Our Yard Transformation

One of the things I’ll miss most about our current house is the beautiful yard filled with roses of many colors, tulips, peonies, lilies, hydrangeas, and other flowers that we got to enjoy every spring and summer.

Gray bungalow with a yellow door

I say that now, but beautiful was about the last word I would have used to describe our yard when we moved in. We bought the house in January, when the garden was dormant, and the yard in general was a neglected mess of sticker balls among some questionable landscape design.


For the record, there was not a blade of grass in the entire yard. The green stuff is just moss that eventually grew on the dirt because of the damp, cloudy winters we enjoy here in southwest Missouri.


In fact, the previous owner warned us that grass wouldn’t grow in that yard, but lo and behold, Justin put down some seed, and look what sprang up! The grass made a big difference, and with a some reconfiguration of the garden area and better arrangement of the stones, the little front yard really turned out  nicely.


The backyard was an even bigger project than the front. For one, you had a view of this contraption from the side yard. Now, this fort looked fun at first, but I’m positive that if there are any safety standards for lofted kid forts, this thing was wayyyy below them. It actually had a working light bulb in the underneath area, though I have no idea where the electrical came from.

That said, Justin still managed to sell it on Craigslist. An older couple bought it for their grandkids; they came with a moving truck and a shirtless friend and hauled it off. This really happened.


The backyard also had an abundance of sidewalks, which aren’t necessary in backyards purely by definition.


Painting the greenhouse apparently became too strenuous about five feet up.


One of the yard fixes that caused Justin the most grief was the abandoned Koi pond.


It had been stagnant for some time, and the water was, shall we say, none too fresh. When he punctured the liner and drained it, it turned out to be several feet deep, with a cast iron tub in the bottom. It took a year’s worth of yard waste and debris plus several loads of dirt just to fill it enough to make it level with the rest of the yard.


Oh yeah, and no grass in the back, either.


It took Justin two summers of hard work to get the yard whipped into shape (I know–I watched it all through the kitchen window), and even so, he still had more planned for this summer.

Last July, we finally reclaimed the full yard space by removing the sidewalk areas. This entailed Justin and his brother busting up the concrete with sledge hammers, and a team of the two men, two women, and three children (myself, Justin’s sister-in-law, and our nieces) loading the pieces onto a trailer to be hauled away. Justin’s brother also cut a remaining piece of sidewalk for us to make it flush with the rest of our patio, and I feel very lucky to have a brother-in-law who owns and knows how to operate whatever equipment it is that can cut concrete.

Then we were mostly left to clear out the gravel as best we could.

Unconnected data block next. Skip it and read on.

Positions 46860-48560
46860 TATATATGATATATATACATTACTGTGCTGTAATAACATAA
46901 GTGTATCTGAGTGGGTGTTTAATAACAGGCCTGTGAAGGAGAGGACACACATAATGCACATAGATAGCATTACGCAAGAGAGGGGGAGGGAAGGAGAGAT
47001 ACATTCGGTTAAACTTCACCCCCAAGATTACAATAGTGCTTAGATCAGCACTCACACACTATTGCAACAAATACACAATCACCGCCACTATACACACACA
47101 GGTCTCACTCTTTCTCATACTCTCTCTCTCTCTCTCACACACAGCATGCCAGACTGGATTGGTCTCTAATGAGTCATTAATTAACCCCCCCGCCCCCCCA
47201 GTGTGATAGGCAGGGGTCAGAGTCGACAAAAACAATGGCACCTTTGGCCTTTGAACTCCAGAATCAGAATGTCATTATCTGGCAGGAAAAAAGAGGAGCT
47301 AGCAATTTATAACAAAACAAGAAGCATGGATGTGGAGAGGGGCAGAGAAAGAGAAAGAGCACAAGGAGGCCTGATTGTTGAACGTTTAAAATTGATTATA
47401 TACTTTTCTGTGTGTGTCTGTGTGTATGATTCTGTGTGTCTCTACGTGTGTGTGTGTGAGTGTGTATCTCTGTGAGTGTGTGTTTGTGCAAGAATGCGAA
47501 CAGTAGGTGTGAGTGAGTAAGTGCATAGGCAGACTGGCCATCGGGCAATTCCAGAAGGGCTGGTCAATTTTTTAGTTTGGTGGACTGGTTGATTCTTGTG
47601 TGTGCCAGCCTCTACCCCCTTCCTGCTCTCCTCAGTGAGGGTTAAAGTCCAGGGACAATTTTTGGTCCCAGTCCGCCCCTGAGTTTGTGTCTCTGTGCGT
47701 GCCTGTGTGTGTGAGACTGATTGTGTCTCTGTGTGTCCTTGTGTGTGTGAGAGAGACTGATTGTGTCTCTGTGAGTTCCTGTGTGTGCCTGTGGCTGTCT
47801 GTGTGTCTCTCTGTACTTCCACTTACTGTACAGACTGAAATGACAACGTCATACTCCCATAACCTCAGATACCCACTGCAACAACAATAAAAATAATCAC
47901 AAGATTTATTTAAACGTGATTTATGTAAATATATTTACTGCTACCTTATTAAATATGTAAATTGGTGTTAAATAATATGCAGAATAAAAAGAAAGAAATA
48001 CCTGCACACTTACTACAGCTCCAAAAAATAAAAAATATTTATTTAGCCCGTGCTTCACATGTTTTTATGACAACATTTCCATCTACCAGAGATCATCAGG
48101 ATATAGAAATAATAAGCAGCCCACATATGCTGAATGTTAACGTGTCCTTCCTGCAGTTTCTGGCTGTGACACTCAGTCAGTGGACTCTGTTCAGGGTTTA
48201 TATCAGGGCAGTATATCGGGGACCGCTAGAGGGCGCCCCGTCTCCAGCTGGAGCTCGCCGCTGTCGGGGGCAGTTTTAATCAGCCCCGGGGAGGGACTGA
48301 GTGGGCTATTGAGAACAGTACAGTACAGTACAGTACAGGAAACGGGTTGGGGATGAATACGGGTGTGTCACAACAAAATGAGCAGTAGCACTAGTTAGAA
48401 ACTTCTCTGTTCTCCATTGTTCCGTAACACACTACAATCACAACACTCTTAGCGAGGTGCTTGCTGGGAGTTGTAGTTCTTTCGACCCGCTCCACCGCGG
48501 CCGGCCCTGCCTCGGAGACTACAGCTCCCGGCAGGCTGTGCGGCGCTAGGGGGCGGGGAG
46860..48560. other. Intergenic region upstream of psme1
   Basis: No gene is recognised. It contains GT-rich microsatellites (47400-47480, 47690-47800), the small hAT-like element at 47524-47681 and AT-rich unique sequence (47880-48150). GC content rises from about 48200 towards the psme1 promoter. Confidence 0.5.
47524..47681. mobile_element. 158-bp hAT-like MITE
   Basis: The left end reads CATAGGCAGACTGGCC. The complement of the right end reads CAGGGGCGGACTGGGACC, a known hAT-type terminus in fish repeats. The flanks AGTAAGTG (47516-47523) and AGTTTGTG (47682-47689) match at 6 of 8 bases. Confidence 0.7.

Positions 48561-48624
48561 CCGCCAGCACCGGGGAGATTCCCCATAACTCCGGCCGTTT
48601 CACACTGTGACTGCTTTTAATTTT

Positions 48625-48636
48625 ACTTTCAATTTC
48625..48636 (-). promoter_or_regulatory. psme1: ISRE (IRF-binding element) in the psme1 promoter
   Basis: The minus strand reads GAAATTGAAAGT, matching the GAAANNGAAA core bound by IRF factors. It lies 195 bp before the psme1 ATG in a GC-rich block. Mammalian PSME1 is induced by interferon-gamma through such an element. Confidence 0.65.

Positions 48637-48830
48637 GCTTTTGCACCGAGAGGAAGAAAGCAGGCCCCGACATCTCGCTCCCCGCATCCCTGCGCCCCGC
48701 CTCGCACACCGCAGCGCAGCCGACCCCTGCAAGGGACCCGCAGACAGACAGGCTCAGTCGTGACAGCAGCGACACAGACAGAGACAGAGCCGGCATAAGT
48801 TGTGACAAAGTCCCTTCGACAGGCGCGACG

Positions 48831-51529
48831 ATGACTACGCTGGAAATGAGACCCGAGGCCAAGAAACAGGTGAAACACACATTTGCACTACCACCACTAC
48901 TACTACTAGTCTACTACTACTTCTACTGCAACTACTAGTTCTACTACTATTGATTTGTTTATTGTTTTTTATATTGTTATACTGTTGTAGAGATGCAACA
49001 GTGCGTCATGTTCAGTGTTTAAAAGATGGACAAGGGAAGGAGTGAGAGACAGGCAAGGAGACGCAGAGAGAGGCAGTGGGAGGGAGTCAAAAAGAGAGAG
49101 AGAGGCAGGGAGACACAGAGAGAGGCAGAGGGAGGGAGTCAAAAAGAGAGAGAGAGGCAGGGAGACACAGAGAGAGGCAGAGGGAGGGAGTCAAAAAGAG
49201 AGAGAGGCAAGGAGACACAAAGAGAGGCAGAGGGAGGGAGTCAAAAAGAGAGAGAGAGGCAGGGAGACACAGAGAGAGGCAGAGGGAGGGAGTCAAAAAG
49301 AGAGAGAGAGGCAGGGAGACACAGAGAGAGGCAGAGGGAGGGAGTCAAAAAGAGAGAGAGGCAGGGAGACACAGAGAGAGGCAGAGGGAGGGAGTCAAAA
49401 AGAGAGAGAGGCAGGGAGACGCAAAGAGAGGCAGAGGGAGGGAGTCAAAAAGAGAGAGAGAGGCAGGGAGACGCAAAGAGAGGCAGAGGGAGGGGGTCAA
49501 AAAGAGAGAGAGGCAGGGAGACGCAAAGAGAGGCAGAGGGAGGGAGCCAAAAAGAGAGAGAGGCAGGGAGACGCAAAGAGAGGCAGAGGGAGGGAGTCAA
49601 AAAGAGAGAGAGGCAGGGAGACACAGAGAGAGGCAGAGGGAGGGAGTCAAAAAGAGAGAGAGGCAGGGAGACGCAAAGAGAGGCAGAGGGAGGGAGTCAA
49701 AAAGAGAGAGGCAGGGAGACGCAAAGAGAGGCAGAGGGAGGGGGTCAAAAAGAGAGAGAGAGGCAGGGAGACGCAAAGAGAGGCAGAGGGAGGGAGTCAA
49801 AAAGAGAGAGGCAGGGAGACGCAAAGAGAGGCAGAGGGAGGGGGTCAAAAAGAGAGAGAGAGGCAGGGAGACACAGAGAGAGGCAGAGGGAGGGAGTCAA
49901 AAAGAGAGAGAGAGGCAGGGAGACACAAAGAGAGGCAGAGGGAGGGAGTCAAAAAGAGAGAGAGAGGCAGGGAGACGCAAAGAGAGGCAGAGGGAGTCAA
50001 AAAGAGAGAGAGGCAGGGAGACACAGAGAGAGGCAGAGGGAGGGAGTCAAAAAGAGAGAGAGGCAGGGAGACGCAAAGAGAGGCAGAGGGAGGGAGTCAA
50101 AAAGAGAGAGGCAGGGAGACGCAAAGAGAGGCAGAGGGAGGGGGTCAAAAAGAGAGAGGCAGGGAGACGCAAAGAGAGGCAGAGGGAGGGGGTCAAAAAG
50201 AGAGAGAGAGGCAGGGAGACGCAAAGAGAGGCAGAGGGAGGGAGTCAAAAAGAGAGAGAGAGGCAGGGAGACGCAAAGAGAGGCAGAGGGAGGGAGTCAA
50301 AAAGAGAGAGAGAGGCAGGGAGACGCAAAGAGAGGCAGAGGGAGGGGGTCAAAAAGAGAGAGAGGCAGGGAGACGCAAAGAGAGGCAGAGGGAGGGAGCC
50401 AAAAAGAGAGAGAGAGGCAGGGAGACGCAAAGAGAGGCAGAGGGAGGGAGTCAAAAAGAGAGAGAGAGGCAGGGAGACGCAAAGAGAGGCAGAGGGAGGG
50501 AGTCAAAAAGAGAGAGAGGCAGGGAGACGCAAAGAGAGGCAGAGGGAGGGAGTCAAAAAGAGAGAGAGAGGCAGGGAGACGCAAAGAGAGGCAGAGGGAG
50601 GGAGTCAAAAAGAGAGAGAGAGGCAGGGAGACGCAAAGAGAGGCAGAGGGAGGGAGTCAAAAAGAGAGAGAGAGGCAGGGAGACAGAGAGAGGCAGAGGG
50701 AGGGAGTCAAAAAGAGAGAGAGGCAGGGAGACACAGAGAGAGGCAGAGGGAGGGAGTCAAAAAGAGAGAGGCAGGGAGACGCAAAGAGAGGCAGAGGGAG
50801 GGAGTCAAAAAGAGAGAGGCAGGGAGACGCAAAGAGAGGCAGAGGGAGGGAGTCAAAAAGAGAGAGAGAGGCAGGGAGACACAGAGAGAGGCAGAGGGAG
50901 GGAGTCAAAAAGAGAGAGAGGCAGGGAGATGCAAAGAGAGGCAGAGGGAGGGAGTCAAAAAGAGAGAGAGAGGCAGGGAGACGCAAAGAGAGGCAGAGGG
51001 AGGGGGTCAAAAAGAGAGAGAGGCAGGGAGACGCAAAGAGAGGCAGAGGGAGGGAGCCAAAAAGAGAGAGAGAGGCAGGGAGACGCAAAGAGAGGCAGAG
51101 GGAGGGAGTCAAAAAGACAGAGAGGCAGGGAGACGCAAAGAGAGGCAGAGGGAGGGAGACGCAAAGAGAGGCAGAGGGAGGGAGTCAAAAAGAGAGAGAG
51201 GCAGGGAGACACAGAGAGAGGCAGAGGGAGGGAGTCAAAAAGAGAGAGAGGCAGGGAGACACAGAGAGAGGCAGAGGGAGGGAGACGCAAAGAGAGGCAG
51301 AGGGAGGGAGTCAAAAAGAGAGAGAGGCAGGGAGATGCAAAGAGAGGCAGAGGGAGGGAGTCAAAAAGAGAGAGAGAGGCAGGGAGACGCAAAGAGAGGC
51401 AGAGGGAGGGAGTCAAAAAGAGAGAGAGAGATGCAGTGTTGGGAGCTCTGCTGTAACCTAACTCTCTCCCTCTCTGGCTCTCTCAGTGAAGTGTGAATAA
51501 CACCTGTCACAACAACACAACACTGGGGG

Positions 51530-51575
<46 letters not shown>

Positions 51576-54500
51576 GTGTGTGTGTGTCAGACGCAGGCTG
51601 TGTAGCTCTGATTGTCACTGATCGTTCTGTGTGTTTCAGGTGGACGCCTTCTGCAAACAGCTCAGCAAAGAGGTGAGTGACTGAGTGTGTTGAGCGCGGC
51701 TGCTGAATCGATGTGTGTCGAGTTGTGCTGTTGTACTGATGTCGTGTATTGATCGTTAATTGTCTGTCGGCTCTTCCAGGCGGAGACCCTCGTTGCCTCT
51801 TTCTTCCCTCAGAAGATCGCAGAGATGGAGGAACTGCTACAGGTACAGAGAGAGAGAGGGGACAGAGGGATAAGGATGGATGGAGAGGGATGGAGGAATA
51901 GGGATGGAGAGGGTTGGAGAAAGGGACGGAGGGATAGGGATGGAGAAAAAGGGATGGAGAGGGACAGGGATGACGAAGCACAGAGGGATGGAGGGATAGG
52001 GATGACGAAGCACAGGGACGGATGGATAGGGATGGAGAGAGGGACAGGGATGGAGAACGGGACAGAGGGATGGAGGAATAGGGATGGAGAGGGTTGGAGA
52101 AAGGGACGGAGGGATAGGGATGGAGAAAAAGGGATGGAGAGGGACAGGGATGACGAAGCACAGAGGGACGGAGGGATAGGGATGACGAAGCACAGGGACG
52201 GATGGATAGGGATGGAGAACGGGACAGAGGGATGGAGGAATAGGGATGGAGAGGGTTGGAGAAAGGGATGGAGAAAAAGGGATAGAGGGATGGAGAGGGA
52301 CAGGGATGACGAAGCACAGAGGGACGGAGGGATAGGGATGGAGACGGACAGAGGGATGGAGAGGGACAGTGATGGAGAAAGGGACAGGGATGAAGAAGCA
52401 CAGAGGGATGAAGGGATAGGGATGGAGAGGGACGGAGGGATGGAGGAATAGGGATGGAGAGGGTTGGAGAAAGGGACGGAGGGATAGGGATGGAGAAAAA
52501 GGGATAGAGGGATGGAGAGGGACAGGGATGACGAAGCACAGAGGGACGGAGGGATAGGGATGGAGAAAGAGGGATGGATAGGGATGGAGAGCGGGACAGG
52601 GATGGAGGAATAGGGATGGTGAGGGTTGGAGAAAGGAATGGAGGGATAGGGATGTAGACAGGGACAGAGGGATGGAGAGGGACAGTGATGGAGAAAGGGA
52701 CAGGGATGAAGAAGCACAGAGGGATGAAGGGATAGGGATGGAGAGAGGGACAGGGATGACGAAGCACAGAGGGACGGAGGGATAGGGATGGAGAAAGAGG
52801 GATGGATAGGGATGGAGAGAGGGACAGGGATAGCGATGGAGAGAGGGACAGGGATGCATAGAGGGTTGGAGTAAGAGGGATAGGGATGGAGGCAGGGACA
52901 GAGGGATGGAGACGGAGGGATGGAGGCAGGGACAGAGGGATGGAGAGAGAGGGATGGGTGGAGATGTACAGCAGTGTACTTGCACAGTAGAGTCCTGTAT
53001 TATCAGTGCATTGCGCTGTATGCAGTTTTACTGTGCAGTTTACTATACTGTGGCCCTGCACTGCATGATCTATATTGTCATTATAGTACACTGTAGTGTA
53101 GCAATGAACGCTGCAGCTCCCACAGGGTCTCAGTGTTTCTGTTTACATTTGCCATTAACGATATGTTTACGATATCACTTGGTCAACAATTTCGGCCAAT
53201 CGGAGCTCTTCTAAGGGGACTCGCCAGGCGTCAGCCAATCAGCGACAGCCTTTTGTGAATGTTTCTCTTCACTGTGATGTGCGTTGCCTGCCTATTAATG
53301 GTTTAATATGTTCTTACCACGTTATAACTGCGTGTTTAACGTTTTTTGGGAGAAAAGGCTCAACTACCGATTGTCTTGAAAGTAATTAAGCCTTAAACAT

Put down dirt.


And try to grow some grass. (I say “we,” but my involvement really ended with the gravel.)


It was the end of the season by then, and the grass didn’t come in 100% as Justin might have hoped, but considering what we started with–or even not–I’d say there’s nothing too shabby about our yard transformation.


(PS – I’ll be excited to show you our new yard, because it has some interesting parallels to the “before” of our current yard. But you’d better believe it already has grass.)


11 thoughts on “Our Yard Transformation

  1. Great Job! It’s no easy feat removing concrete, pats on the back to Justin & family. Thanks for using CL to re-use & circulate unwanted items. Kudos for your sustainability model 😉 Yards look Grrreat!


    • Thanks, Pearly! The guy we are buying our new house from is a landscape architect and did a lot of nice work to the backyard, so there is definitely less for us to do (whew!) this time around. I am pretty spoiled on flowers now, though, so I want to make sure I put some of my favorites–roses and hydrangeas–in the next yard.


  2. Pingback: 5 Tips for Selling Your Stuff on Craigslist | white dog vintage

    • Thanks, Cat! It’s funny how when you’re a pet owner, you can practically be sold on a huge investment like a house just because your dog would like it. I have to give the credit to Justin, though. I helped here and there, but he really made it happen!


  3. Well, this was a magical transformation!! and Jimmy your husband put on lots of hard work on this, good it gave results. Infact such a nice family you have, brother-in-law, sis-in-law and nieces helping out. This is cool, infact lovely and refreshing. You really make your home so sweet and interesting, most of us, just live there not caring to tailor it to our persona to set the home atmosphere. Maybe we are too lazy and boring as compared to you forks!!!


    • Awww, thank you for these sweet sentiments! You are so not lazy or boring, though! My husband and I happen to have the time and enjoy the work. Any home that makes its inhabitants happy is a beautiful home to me! And yes, I’m so thankful for my husband’s family coming to help out. My brother-in-law has lots of great experience with scary tools like the concrete cutter. I’m not sure we could have taken that on alone!


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